Biggest Seizure of Amphetamines in the World, Coming from Syrian Jihadists
June 3, 2020 (EIRNS)—On July 1, Italian police made a seizure in the port of Salerno of 14 tons of amphetamines made by the Islamic State in Syria and worth about €1 billion. It was intended to be sold on the European market “to finance terrorism,” police said. During the lockdown, production and sale of drugs has virtually stopped in Italy, but not in Syria.
“We know that the Islamic State finances its terrorist activities mainly by trafficking drugs made in Syria, which in the past few years has become the world’s largest producer of amphetamines,” the police statement said.
The drug, known by its brand name Captagon, was originally developed as a prescription drug for medical use, but was banned beginning in the 1980s in most nations of the world. Illegal versions have been dubbed “the Jihad Drug”—after being widely used by ISIS fighters in combat—the police said. Citing the U.S. Drug Enforcement Administration (DEA), Naples police said ISIS “makes extensive use of it in all territories over which it exerts influence and where it controls the drug trade.”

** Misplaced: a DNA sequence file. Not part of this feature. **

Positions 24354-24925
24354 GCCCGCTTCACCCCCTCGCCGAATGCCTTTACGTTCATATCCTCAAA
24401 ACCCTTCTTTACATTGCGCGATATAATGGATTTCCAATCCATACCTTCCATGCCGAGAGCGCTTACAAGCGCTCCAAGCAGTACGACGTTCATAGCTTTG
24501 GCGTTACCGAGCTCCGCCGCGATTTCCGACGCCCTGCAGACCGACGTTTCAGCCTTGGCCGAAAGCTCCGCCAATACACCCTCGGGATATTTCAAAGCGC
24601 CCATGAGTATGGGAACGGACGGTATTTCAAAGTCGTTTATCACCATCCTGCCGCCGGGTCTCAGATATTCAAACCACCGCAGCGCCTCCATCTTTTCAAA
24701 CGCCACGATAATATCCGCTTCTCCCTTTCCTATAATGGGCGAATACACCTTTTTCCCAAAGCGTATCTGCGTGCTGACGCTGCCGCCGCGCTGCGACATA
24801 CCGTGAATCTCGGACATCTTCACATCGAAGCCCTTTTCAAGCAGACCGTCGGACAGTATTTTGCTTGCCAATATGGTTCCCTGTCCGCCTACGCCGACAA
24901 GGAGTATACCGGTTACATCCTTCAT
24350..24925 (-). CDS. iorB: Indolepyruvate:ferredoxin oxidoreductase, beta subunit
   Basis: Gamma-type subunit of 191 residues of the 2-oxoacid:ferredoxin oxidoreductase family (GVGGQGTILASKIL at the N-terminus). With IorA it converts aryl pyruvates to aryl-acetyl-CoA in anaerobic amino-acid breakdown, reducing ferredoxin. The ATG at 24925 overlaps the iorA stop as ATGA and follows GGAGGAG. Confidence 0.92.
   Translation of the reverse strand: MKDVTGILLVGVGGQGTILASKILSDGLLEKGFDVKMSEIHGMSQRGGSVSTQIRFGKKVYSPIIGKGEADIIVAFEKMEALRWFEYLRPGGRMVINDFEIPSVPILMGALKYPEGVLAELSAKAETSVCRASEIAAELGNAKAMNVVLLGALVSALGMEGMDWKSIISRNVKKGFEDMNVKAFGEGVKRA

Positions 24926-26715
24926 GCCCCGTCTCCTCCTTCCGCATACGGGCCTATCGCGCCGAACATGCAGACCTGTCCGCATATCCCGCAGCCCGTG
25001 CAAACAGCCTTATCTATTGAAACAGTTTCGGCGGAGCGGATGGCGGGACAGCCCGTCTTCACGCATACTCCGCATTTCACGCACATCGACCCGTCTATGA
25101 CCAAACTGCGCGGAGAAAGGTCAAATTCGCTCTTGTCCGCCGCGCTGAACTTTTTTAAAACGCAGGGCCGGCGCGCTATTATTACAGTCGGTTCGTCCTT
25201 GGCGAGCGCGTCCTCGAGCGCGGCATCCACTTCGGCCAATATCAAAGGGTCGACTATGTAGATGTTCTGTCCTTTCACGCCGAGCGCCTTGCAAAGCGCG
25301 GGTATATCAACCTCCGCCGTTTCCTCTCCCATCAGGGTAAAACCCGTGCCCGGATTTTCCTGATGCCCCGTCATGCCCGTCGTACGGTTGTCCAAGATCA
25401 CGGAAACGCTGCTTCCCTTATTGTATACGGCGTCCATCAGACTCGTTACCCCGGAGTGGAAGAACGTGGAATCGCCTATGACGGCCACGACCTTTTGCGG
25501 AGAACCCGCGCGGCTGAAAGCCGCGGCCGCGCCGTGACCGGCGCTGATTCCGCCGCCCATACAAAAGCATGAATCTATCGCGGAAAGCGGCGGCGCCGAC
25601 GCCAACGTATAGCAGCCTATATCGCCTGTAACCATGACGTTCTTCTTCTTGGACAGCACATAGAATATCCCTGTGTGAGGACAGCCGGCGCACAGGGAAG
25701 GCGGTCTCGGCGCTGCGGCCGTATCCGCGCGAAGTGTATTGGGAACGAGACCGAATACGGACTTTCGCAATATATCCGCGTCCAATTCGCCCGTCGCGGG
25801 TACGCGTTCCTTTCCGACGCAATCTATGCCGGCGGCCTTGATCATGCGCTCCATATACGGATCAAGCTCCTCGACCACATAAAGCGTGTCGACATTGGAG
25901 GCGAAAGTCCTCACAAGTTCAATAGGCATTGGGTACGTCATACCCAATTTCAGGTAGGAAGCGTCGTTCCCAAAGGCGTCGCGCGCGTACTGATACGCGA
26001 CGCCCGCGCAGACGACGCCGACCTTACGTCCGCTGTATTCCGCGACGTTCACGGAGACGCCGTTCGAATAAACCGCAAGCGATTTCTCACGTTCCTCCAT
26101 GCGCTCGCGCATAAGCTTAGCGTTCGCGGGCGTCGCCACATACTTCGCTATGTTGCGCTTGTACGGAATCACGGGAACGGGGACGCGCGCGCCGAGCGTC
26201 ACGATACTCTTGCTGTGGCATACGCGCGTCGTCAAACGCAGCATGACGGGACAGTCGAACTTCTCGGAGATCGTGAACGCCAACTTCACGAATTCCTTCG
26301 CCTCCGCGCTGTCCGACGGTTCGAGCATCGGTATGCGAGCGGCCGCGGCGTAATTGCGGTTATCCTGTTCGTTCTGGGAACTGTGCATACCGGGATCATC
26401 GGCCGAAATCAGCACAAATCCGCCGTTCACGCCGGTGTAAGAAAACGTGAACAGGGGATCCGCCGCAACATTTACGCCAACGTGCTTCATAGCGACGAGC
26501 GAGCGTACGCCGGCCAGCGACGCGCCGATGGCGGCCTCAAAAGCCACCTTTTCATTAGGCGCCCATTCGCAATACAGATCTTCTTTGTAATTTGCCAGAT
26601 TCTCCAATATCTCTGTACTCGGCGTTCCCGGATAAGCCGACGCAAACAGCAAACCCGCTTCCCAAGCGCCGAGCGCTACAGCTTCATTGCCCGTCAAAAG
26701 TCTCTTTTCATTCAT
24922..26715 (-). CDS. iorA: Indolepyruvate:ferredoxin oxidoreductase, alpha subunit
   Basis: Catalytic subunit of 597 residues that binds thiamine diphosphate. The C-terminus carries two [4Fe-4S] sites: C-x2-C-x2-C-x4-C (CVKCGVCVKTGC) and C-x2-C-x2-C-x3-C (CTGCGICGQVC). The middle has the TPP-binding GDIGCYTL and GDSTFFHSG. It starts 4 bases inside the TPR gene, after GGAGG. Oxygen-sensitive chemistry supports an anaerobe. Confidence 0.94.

Two weeks ago, also at the port of Salerno, police seized a container sent from Syria hiding 2,800 kilos (6,200 pounds) of hashish and over 1 million amphetamine pills bearing the same symbol as those intercepted on July 1.
La Repubblica daily reported that police were suspicious because the container, ostensibly containing “desks and gym clothes,” was destined for Libya, via a Swiss company.
What does all this say about Turkish President Recep Tayyip Erdogan’s Syrian jihadist militias in Libya?